Thursday, January 28, 2016

AUB and the colonial mission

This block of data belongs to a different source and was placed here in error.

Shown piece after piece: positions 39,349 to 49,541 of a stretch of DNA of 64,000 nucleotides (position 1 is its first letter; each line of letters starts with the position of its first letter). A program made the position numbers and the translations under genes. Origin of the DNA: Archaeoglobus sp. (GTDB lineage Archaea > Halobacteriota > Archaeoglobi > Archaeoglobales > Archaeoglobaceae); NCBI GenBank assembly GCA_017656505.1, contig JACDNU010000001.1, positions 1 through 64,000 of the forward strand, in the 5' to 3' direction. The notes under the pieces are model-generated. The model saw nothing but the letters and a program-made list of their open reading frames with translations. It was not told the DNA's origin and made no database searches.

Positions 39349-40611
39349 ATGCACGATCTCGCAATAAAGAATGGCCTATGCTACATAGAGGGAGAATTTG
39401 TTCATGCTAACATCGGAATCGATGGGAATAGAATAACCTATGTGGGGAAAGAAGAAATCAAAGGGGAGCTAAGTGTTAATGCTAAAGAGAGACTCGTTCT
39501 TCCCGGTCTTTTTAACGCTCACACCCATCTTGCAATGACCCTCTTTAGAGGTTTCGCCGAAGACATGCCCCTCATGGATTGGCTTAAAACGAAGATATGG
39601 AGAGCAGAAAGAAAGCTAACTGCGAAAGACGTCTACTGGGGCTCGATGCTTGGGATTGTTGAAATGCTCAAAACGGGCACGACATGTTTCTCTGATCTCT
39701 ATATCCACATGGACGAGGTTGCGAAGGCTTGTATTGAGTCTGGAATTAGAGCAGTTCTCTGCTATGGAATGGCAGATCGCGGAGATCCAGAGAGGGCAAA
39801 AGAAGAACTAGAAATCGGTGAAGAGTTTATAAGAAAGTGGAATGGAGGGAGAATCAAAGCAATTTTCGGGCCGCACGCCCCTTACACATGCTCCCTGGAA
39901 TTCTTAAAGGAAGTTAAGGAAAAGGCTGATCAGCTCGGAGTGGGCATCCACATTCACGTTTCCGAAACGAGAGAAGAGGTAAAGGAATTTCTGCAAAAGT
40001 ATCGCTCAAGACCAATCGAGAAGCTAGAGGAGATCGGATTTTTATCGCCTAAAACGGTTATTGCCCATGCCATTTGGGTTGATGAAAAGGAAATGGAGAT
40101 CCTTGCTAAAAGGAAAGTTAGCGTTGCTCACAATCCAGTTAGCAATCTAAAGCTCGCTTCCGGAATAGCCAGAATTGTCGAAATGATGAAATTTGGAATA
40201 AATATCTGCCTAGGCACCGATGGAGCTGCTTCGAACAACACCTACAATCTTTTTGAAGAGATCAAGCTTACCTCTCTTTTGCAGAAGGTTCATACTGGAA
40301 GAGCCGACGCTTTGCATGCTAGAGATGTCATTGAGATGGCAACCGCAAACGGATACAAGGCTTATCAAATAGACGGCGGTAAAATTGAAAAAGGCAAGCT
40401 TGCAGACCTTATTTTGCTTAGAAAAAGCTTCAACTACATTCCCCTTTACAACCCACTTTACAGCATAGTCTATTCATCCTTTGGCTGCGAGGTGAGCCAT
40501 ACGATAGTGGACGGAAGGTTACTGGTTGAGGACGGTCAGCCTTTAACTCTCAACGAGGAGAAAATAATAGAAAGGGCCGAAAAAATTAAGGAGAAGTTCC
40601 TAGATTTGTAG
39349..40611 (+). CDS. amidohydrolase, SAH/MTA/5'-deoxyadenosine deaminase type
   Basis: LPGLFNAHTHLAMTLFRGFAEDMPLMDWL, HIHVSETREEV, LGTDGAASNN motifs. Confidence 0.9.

From a comrade: "I was thinking yesterday about AUB and Cecil Rhodes. Rhodes sought to create a ruling AngloSaxon elite through his Rhodes scholars program (It is the one scholarship I strictly forbade my daughter to apply to regardless of her qualifications). In the same vein, AUB sought to create a US friendly Arab elite. The Israeli project and the political upheavals that followed its creation forestalled such an outcome. After the 1990s, there was no need for AUB to create such an elite as the Arab regimes (Gulf, Egypt) and their allied political classes directly connected with the West. So what role for AUB in the new millennium? I would think that it will be selling itself more as a know-how center and less as an elite forming one. The professional schools will play an even more important role in that regard, given that both Syria and Iraq have been devastated by wars. The Cancer Center at AUBMC is crowded mainly with Iraqi and Syrian patients, then the Lebanese. The choice of future presidents of AUB is to be taken within those considerations. He is less likely be a scholar of Islam or a philosopher, and more likely be a physician, an engineer or a business man (less likely woman). The current new President is a decent translational clinical scientist, and a safe choice as the son of a previous Dean of the Medical school (father) and a mathematics faculty member (mother). He will not rock the boat, and he will stabilize the institution. It will not have the excitement of AUB of the 1950s and 60s, but then that institution is gone and will not come back. Can AUB compete say with Bilgi University in Istanbul? Can AUB produce a 21st century Arab elite? You know the answer. But taken in another context, the question is, if AUB were to truly reinvent itself, what form would it take? Which of the potential AUBs is the one that would make a long term difference? That I do not know. "